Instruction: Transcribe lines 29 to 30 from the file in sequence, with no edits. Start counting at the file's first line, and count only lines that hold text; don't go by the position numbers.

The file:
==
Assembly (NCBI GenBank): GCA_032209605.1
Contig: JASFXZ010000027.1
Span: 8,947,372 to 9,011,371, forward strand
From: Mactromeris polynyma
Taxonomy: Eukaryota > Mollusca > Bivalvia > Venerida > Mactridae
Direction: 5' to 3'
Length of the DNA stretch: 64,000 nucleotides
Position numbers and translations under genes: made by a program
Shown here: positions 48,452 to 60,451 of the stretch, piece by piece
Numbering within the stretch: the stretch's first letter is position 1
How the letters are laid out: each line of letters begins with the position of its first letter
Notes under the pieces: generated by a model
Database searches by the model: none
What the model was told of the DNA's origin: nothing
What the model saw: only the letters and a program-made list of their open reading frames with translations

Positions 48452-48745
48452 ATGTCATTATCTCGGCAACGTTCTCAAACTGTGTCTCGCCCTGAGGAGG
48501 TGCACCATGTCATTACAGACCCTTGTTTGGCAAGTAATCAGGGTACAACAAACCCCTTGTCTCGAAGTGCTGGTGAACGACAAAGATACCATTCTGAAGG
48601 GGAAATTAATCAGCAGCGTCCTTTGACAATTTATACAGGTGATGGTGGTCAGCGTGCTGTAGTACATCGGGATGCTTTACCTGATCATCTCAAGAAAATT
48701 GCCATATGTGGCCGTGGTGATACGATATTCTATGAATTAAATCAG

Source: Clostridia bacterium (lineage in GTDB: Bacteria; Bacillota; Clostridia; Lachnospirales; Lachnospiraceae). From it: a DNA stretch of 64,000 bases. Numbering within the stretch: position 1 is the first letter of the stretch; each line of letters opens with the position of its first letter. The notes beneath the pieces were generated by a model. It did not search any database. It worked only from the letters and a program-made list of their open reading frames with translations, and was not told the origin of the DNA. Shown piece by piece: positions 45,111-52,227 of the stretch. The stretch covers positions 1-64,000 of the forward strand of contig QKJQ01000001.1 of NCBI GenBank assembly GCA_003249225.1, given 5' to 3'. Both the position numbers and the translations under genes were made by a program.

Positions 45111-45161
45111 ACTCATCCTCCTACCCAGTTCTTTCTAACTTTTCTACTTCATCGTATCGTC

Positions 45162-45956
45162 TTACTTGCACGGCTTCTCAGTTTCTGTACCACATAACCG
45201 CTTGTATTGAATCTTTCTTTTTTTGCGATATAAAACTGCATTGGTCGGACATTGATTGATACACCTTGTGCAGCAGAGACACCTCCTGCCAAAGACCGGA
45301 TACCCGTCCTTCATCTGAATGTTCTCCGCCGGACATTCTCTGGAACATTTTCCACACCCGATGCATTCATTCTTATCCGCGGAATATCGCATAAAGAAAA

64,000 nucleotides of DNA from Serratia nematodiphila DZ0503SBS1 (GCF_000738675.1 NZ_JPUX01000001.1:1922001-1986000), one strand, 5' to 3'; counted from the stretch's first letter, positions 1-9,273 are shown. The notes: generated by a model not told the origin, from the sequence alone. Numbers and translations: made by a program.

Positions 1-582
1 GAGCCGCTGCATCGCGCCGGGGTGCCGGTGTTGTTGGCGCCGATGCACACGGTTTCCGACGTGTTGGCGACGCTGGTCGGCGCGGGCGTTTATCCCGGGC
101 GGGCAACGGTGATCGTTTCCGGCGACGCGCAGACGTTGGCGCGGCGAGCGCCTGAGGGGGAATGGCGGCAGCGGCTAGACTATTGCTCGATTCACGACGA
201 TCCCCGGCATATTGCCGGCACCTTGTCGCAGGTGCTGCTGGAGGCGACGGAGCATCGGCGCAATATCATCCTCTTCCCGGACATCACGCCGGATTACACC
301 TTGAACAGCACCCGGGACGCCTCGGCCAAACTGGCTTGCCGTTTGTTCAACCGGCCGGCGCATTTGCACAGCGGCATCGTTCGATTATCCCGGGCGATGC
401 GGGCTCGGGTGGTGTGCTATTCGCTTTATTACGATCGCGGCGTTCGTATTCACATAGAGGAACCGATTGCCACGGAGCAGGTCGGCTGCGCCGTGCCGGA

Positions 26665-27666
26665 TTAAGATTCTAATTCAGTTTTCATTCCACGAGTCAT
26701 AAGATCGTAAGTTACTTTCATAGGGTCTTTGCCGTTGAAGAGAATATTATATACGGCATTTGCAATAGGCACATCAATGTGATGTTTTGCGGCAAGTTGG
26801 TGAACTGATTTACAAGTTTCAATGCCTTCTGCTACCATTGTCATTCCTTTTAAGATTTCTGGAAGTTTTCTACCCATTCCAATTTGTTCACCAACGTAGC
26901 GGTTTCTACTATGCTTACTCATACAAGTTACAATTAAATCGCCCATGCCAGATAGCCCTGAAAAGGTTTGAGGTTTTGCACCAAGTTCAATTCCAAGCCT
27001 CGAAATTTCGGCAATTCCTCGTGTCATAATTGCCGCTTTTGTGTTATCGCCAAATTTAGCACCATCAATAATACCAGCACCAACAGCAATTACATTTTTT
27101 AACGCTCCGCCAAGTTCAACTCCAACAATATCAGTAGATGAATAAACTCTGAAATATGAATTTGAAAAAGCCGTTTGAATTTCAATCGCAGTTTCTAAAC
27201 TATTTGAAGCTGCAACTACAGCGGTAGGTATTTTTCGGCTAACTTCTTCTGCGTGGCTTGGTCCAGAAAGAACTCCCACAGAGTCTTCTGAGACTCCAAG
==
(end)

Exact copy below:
Positions 1-582
1 GAGCCGCTGCATCGCGCCGGGGTGCCGGTGTTGTTGGCGCCGATGCACACGGTTTCCGACGTGTTGGCGACGCTGGTCGGCGCGGGCGTTTATCCCGGGC